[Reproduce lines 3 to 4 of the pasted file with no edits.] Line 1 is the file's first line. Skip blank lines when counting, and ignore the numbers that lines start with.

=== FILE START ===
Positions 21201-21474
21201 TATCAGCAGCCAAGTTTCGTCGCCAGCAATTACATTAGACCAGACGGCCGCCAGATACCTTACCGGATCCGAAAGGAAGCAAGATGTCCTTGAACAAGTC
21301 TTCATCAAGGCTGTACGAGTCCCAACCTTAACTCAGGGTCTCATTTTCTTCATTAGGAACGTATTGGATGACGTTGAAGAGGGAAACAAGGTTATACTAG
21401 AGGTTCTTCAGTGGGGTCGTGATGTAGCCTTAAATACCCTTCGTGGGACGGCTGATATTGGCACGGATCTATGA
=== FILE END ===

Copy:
21301 TTCATCAAGGCTGTACGAGTCCCAACCTTAACTCAGGGTCTCATTTTCTTCATTAGGAACGTATTGGATGACGTTGAAGAGGGAAACAAGGTTATACTAG
21401 AGGTTCTTCAGTGGGGTCGTGATGTAGCCTTAAATACCCTTCGTGGGACGGCTGATATTGGCACGGATCTATGA